No Fault Attendance Policies

It has become a "sign of the times" that many Employers, rather than attempting to negotiate the maze of potential Legal Issues with regard to Employee Absences for sickness, child care, etc., have gravitated to what has become identified as the "No Fault Attendance Policy". Under a No Fault Attendance Policy, Employees are assigned certain points for absences regardless of the reason for those absences, and are terminated after they have accumulated enough points to generate termination and, in some cases, have exceeded the maximum number of days absent in a "No Fault Absence Policy" during a calendar or running twelve (12) month period. Employers believe that this is a very efficient way to maintain neutrality and to avoid asking people the reasons for their absences. Unfortunately, it seems that the Equal Employment Opportunity Commission is taking a very staunch position of disagreement with this concept.

Employers Need to Remain Diligent Regarding Discrimination/Retaliation Investigations in 2018

On November 15, 2017, the Equal Employment Opportunity Commission ("EEOC") issued its annual performance and accountability report. In the report the EEOC states that:

EEO-1 Report Change

In a statement issued on August 29, 2017, the Acting Chair of the Equal Employment Opportunity Commission - Victoria Lipnic, announced that she had received from the Office of Management and Budget Office of Information and Regulatory Affairs (OIRA) - Neomi Rao - Administrator - informing her (Ms. Lipnic) that the OIRA was initiating a comprehensive review and issued an immediate stay of the "effectiveness of the pay data collection aspects of the EEO-1 Form".

New EEO-1 Report

While there is no requirement for Employers to file an EEO-1 Report during Calendar 2017, do not start celebrating too quickly. The "New and Improved" EEO-1 Reports are due by March 31, 2018 and require expanded/new reporting requirements. These new/expanded reporting requirements not only require reporting with regard to race, ethnicity, gender, etc., but also require reporting on the basis of total compensation and total hours worked by race, ethnicity, gender, EEO-1 category and designated salary bands.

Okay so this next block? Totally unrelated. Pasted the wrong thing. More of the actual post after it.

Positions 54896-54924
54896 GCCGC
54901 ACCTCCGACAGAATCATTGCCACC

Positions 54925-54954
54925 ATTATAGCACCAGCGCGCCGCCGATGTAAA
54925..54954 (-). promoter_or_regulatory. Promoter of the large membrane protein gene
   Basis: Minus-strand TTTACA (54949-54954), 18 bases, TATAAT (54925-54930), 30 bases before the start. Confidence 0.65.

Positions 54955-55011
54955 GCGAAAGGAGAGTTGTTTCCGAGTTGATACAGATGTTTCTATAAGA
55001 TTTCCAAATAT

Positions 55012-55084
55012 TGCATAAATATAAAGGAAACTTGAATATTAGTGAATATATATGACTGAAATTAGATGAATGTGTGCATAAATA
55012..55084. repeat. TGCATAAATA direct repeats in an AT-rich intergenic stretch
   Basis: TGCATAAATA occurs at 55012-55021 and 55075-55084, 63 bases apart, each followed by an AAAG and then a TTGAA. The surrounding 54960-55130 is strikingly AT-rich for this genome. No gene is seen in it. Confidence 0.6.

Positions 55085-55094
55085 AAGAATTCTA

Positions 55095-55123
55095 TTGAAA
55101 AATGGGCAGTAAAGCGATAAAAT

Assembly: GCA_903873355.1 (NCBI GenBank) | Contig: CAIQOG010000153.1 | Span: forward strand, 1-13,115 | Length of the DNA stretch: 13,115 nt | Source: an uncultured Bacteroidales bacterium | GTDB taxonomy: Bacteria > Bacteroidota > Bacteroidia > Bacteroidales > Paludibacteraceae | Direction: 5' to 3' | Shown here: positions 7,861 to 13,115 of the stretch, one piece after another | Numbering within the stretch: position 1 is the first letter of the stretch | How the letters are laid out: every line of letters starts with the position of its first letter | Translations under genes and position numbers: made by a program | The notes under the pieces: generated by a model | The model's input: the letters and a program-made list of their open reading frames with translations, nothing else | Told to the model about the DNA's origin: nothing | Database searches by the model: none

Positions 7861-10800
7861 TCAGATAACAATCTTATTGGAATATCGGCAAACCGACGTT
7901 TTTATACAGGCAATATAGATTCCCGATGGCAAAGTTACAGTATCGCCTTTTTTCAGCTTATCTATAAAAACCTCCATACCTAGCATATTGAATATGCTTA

Trump Names a New Chair to Head the EEOC

President Trump has appointed Janet Dhillon, an attorney from the mega law firm, Jones Day, to serve as Chair of the Equal Employment Opportunity Commission. Ms. Dhillon's background with a law firm that represents businesses is expected to bring a better appreciation of employers and the challenges they face in complying with a growing number of civil rights laws and regulations in the workplace.

EEOC - Fiscal Year 2016

The Equal Employment Opportunity Commission (EEOC) has recently released statistical data on its Enforcement/Litigation for Fiscal Year 2016 (October 1, 2015 - September 30, 2016). A total number of 91,503 Charges of Workplace Discrimination were filed in FY 2016, which is approximately a 3% increase in Charges from FY 2015. Furthermore, over the twelve (12) month Fiscal Year period, the EEOC resolved 97,443 Charges and secured more than $482 Million for affected Employees. The EEOC responded to well over 585,000 calls and more than 160,000 inquiries to its various Field Offices.